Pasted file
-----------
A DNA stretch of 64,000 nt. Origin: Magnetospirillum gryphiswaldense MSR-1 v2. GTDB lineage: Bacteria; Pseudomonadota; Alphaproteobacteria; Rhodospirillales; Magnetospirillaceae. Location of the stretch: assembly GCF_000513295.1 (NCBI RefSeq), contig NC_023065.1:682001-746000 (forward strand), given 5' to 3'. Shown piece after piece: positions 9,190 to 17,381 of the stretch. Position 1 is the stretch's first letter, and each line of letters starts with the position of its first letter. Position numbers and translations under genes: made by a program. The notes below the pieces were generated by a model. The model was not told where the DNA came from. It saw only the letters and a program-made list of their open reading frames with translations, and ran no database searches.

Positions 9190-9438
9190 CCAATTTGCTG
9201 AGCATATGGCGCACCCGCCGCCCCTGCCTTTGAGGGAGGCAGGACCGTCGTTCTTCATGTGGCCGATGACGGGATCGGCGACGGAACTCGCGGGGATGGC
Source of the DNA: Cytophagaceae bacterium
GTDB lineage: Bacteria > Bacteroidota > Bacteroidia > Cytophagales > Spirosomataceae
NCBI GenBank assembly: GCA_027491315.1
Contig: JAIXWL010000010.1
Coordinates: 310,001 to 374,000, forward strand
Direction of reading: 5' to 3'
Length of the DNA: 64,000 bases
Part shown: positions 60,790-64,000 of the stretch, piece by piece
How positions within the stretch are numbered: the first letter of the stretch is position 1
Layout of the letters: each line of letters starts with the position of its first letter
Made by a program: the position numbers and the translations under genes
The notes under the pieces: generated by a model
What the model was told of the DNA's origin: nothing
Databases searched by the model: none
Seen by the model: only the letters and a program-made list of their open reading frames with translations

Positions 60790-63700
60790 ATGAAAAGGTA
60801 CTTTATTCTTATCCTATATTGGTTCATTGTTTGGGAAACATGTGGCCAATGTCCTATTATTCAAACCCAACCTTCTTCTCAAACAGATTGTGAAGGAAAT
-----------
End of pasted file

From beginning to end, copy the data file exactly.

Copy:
A DNA stretch of 64,000 nt. Origin: Magnetospirillum gryphiswaldense MSR-1 v2. GTDB lineage: Bacteria; Pseudomonadota; Alphaproteobacteria; Rhodospirillales; Magnetospirillaceae. Location of the stretch: assembly GCF_000513295.1 (NCBI RefSeq), contig NC_023065.1:682001-746000 (forward strand), given 5' to 3'. Shown piece after piece: positions 9,190 to 17,381 of the stretch. Position 1 is the stretch's first letter, and each line of letters starts with the position of its first letter. Position numbers and translations under genes: made by a program. The notes below the pieces were generated by a model. The model was not told where the DNA came from. It saw only the letters and a program-made list of their open reading frames with translations, and ran no database searches.

Positions 9190-9438
9190 CCAATTTGCTG
9201 AGCATATGGCGCACCCGCCGCCCCTGCCTTTGAGGGAGGCAGGACCGTCGTTCTTCATGTGGCCGATGACGGGATCGGCGACGGAACTCGCGGGGATGGC
Source of the DNA: Cytophagaceae bacterium
GTDB lineage: Bacteria > Bacteroidota > Bacteroidia > Cytophagales > Spirosomataceae
NCBI GenBank assembly: GCA_027491315.1
Contig: JAIXWL010000010.1
Coordinates: 310,001 to 374,000, forward strand
Direction of reading: 5' to 3'
Length of the DNA: 64,000 bases
Part shown: positions 60,790-64,000 of the stretch, piece by piece
How positions within the stretch are numbered: the first letter of the stretch is position 1
Layout of the letters: each line of letters starts with the position of its first letter
Made by a program: the position numbers and the translations under genes
The notes under the pieces: generated by a model
What the model was told of the DNA's origin: nothing
Databases searched by the model: none
Seen by the model: only the letters and a program-made list of their open reading frames with translations

Positions 60790-63700
60790 ATGAAAAGGTA
60801 CTTTATTCTTATCCTATATTGGTTCATTGTTTGGGAAACATGTGGCCAATGTCCTATTATTCAAACCCAACCTTCTTCTCAAACAGATTGTGAAGGAAAT